How Biometric and Public Data Collection is Fueling Their Machine Learning Aspirations.


X’s privacy policy confirms it will use public data to train AI models

Elon Musk’s company X updated its privacy policy to say it’s gonna collect stuff like job history and even biometric data from users. But that ain’t all. It’s also gonna use this data and other public info to train its AI and machine learning models. 

Some guy who’s good at spotting these changes thinks Musk might use X as a data goldmine for his other AI venture, xAI. Musk himself kinda confirmed it, saying they’ll only use public data and not dive into your private messages. 

So, basically, if you’re using X, know that your public data might get used to make AI smarter.


Microsoft filed a patent for an AI backpack straight out of a sci-fi movie

Microsoft’s got plans to turn your everyday backpack into a smarty pants gadget. They’ve filed a patent for a backpack that’s more than just a bag—it’s packed with tech like sensors, a mic, a camera, and GPS. 

This AI-powered pack could help you with all sorts of stuff, like scanning your surroundings and even talking to you. Think asking your bag for directions on a ski slope and it telling you where to go. But hold your horses, this tech isn’t hitting stores yet. Patents are just the first step and sometimes they don’t even turn into real products. So for now, it’s a wait-and-see game.


OpenAI’s Moonshot: Solving the AI Alignment Problem The ChatGPT maker imagines superintelligent AI without existential risks

OpenAI is trying to solve what’s called the AI alignment problem. In simple terms, they want to make sure super-smart AI will do what humans want it to do, instead of going rogue and causing problems—or even wiping us out. They’ve got a team working on this, led by big brains Jan Leike and Ilya Sutskever.

Jan Leike says ChatGPT, like the one you’re talking to now, is kinda halfway there. It’s helpful but not perfect. It can sometimes spit out stuff that’s biased or just plain wrong. The goal is to make AI that listens to human intent, even when we don’t know exactly what we want.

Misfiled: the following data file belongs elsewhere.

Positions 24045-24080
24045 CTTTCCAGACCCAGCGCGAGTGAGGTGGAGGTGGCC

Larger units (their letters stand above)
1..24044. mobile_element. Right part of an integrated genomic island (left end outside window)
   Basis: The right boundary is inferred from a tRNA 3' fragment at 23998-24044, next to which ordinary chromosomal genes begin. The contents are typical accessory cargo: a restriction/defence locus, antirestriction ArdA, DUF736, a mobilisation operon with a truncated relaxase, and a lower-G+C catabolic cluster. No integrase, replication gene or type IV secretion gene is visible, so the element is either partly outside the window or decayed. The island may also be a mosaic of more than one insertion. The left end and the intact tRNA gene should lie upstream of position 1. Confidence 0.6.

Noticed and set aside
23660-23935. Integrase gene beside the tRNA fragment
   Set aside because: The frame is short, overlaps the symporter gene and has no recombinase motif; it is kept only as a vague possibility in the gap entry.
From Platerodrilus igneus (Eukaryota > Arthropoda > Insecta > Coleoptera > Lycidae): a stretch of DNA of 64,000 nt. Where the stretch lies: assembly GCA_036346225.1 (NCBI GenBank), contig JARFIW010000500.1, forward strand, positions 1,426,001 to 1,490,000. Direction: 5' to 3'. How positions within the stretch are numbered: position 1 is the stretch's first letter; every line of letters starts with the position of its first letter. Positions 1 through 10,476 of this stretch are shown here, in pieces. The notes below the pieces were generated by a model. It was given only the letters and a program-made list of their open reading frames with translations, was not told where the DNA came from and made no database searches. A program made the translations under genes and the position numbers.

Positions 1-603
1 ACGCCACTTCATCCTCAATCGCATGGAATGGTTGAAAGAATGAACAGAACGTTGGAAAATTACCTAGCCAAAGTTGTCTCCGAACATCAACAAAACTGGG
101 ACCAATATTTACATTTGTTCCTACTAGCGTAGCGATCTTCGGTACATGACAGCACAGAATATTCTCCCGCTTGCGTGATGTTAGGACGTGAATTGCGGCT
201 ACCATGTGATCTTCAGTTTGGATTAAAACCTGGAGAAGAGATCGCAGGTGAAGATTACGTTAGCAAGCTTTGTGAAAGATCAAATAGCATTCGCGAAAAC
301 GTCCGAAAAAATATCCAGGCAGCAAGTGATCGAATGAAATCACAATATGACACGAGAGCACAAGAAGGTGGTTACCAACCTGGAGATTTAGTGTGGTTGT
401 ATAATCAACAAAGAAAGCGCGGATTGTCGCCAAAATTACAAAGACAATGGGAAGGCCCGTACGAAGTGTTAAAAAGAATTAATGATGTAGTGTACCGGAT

Their plan includes using “scalable human oversight,” which is basically having AI help humans check the AI’s work. This way, as AI gets smarter and tackles more complex tasks, we can still keep an eye on it. They’re also considering building deliberately deceptive AI models in a controlled environment, like a training exercise, to understand what could go wrong.

Leike also cleared up the term “self-exfiltrate,” which means an AI could basically copy itself and go rogue. Right now, they think the risk is low, but they’re keeping tabs on it. They’re also being super careful so as not to accidentally create the very thing they’re trying to avoid.


How generative AI helped train Amazon One to recognize your palm

Generative AI, the tech that makes machines super creative, played a big part in Amazon’s new toy, Amazon One. This nifty gadget lets you use your palm instead of pulling out your wallet or phone. Picture this: you walk into Whole Foods or a ball game, and instead of digging through your purse or pocket, you just flash your hand to pay or prove you’re of age.

Now, here’s the trick. For this tech to work, it needs to know palms really well. But there aren’t a lot of palm pics floating around, right? Amazon’s solution? Use generative AI to make loads of fake palm images for practice. They called this digital artwork “synthetic data.” With all these fake palms, Amazon One got really good at recognizing the real deal.

They’re using this tech for more than just payments. Think loyalty programs at places like Panera or age checks at baseball games. And for anyone worried about Big Brother watching, 


Fast-tracking fusion energy’s arrival with AI and accessibility

Climate change is revving up interest in fusion energy. Even though scientists have been poking at fusion since the 1930s, a lot still needs to be figured out. To fast-track fusion, the U.S. Department of Energy is throwing money at a project spearheaded by MIT and four other teams. They’re looking to make fusion data easy for AI to read, potentially letting more folks, especially underrepresented students, dive into fusion research.